Consider why mountaineers and alpinists are generally speaking (ok, maybe not Andy Kirkpatrick) slim, athletic and sinewy. It goes back to the battling – regularly encountering 60mph wind (classified as storm force); the long summit approach slopes; the rubbing of your rucksack straps.
 
It’s the ability and conditioning to push yourself when it starts to hurt, to negotiate snow covered boulders, and overcome knee- or perhaps thigh-deep snow.
 
Wherever you can and however you can, seek to replicate the reality of what you expect to find.
 
Further reading: the Mark Twight-Gym Jones ‘300’ method
 
training and fitness for scotland winter mountaineering
 

3. Exercise in the margins

 
One thing that is unavoidable is that modern life is busier than ever with work, family and extra curricular activities.
 
The fittest I have ever been was when I was at school: I played a 2nd XV rugby match every Saturday; trained four times a week; and found time for competitive water polo twice a week on top of all of that.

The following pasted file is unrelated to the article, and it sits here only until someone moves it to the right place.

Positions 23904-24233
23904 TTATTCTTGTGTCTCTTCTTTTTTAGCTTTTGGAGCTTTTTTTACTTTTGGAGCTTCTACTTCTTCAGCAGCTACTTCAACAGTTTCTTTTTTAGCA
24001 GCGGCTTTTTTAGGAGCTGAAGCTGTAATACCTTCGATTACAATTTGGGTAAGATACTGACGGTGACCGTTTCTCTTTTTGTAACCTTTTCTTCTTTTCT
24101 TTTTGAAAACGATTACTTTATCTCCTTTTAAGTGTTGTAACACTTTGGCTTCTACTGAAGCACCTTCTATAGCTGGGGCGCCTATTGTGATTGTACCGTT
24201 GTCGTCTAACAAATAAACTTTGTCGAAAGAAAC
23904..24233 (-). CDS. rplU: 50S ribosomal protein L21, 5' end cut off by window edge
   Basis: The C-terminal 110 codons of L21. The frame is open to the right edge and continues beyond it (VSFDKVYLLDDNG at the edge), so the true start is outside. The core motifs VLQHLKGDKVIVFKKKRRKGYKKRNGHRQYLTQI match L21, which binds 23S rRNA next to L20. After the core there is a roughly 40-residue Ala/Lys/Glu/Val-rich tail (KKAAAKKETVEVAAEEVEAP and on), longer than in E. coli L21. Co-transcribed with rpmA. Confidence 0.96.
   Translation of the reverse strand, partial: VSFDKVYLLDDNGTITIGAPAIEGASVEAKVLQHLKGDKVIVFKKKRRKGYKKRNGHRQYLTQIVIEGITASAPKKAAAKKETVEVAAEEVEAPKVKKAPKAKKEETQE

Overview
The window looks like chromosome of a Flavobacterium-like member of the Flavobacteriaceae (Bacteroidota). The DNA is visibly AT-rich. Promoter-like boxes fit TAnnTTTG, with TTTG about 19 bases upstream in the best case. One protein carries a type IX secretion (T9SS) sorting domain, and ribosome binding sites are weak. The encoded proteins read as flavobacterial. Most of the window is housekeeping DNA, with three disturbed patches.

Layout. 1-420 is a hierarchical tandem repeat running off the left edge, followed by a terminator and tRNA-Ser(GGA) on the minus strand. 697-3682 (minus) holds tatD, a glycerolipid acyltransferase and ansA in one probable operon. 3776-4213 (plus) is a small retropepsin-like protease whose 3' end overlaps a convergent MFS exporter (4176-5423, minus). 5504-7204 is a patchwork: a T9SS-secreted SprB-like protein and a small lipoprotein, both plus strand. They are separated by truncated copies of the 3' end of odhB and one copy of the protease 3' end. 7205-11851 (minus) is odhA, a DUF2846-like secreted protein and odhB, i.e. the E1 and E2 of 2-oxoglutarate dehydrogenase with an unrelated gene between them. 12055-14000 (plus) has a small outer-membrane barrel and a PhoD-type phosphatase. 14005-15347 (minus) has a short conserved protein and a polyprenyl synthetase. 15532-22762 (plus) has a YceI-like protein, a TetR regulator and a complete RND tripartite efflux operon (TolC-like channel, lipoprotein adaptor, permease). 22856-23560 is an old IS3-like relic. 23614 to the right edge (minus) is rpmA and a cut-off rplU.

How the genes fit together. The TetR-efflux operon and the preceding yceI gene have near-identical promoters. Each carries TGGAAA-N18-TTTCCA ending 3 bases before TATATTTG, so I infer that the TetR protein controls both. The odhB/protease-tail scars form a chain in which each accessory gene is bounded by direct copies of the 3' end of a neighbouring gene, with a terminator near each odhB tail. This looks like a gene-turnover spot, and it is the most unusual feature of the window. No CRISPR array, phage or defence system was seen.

Unsurprisingly, those days are long gone: one hour plus sessions have shrunk to 15 minutes; injuries have forced me to include stretching; weekends are more about family. In short, exercise has been pushed to the margins: unless I revert to being a pupil or student, that free time I once had is very unlikely to materialise.
 
An important milestone for me was the article, ‘Find exercise in life’s margins’. It’s essentially about accepting the inevitable in life and adapting to that change. Life changes, so why is it that you are so resistant to change?
 
Some key points here are:
 

  • Lower your expectations – if you aim too high initially or for a previous ideal, you will only succeed in repetitive failure
  • Write off one week a month – remember all those other things you are doing? They need to happen too. Anticipate and plan for them so they do not become obstructions
  • Enjoy exercise – if you hate doing something it’s a self-fulfilling prophecy – you’ll probably give up. Why continue doing something you detest?

 
Further reading: Harvard Business Review article, ‘Find exercise in life’s margins’
 
training and fitness for scotland winter mountaineering
 

4. D.F.Y.U.

 
Not everyone is wired like a street fighter and each person has different motivations for winter mountaineering. However, one thing we all have in common is that we do not want to get injured.
 
In the words of Andy Kirkpatrick again, DFYU: don’t f**k yourself up.
 
Sustainable approaches to fitness and training are now well established and proven by sports science, so with a little bit of research you have no excuse to trash yourself!